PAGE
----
Uber self-driving car kills pedestrian in Arizona

Uber self-driving car kills pedestrian in Arizona

Uber is pausing its autonomous car tests after a woman died in Arizona. The pedestrian was hit by a self-driving Uber vehicle.

The woman died after being hit by the self-driving car operated by the company in Tempe, Arizona. The vehicle was driving in autonomous mode with a human driver at the wheel when it struck the unnamed woman as she was crossing the street, Tempe police said.

The woman was taken to hospital but later died from her injuries.

Tests in San Francisco, Phoenix, Pittsburgh and Toronto are being paused, the company told Bloomberg in an email on Monday.

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“Our hearts go out to the victim’s family,” Uber said in a tweet. “We’re fully cooperating with @TempePolice and local authorities as they investigate this incident.”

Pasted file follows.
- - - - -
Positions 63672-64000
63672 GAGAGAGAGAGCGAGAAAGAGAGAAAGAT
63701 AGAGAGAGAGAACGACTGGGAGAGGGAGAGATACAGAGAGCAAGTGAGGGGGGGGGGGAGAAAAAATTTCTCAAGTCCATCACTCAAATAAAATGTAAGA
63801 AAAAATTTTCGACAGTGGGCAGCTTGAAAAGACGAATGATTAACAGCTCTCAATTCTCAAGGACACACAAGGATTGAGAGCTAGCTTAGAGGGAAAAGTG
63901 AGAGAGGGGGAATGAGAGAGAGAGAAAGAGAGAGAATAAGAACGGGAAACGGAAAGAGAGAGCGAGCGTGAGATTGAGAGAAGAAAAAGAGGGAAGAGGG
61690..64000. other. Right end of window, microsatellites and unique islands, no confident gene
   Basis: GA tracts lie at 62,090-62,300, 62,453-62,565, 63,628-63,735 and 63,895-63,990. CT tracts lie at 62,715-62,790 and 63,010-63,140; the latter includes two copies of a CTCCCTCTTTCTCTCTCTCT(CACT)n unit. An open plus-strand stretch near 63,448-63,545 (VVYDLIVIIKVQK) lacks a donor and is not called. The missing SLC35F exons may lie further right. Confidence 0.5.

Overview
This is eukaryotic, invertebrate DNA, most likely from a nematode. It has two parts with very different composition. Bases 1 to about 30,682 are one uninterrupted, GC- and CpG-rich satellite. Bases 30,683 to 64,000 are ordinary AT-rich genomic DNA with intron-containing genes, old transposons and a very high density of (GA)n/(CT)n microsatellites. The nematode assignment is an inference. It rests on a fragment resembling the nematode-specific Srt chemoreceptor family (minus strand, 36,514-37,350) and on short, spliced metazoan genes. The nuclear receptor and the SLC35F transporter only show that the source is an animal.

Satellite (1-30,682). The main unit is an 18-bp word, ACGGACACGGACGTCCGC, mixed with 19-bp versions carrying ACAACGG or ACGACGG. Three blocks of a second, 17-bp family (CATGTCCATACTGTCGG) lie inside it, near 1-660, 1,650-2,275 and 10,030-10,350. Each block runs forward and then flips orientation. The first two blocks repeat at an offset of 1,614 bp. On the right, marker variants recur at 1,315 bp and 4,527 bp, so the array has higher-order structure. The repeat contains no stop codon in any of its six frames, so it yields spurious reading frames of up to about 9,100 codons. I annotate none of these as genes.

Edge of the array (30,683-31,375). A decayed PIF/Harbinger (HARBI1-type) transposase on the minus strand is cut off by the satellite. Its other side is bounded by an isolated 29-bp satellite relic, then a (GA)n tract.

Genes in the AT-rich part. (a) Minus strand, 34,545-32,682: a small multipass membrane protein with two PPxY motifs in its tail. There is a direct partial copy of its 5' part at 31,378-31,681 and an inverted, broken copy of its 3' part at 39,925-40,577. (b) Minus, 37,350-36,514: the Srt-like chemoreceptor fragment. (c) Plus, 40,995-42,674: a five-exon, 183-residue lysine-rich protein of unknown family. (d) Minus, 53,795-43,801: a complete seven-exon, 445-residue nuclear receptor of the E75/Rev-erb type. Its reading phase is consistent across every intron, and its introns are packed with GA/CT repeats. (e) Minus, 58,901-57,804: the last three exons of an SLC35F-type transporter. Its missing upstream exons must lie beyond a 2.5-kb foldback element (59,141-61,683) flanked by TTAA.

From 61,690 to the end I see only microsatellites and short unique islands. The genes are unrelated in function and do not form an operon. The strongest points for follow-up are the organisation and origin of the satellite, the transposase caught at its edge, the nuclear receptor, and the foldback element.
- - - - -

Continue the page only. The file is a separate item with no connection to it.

The Teamsters Union issued the following statement immediately after the accident:

The Teamsters Union continues to stress its concerns with the testing and implementation of self-driving technology after a ‘driverless’ Uber in autonomous mode struck and killed a pedestrian in Tempe, Arizona, overnight.
Uber has since temporarily halted its driverless testing program in Arizona, Pittsburgh, San Francisco and Toronto. Last year, Uber suspended the same program after a crash in Arizona. Uber is just one among a number of tech and auto industry companies competing in the driverless vehicle market.

The safety of autonomous technology is not proven, and there are many unanswered questions about how ‘driverless’ technology is supposed to operate. More than 600,000 skilled Teamsters operate trucks and other vehicles and are among the safest drivers on the road. The Teamsters Union is deeply concerned with safety and the testing of vehicles in autonomous mode on public roads and highways. It is sad and unfortunate that a life was lost in this collision. Steps must be taken to avoid these situations in the future.

Driverless technology is still in a testing phase and there are enormous risks inherent to testing unproven technologies on public roads. It is critical that pedestrians and drivers are safeguarded.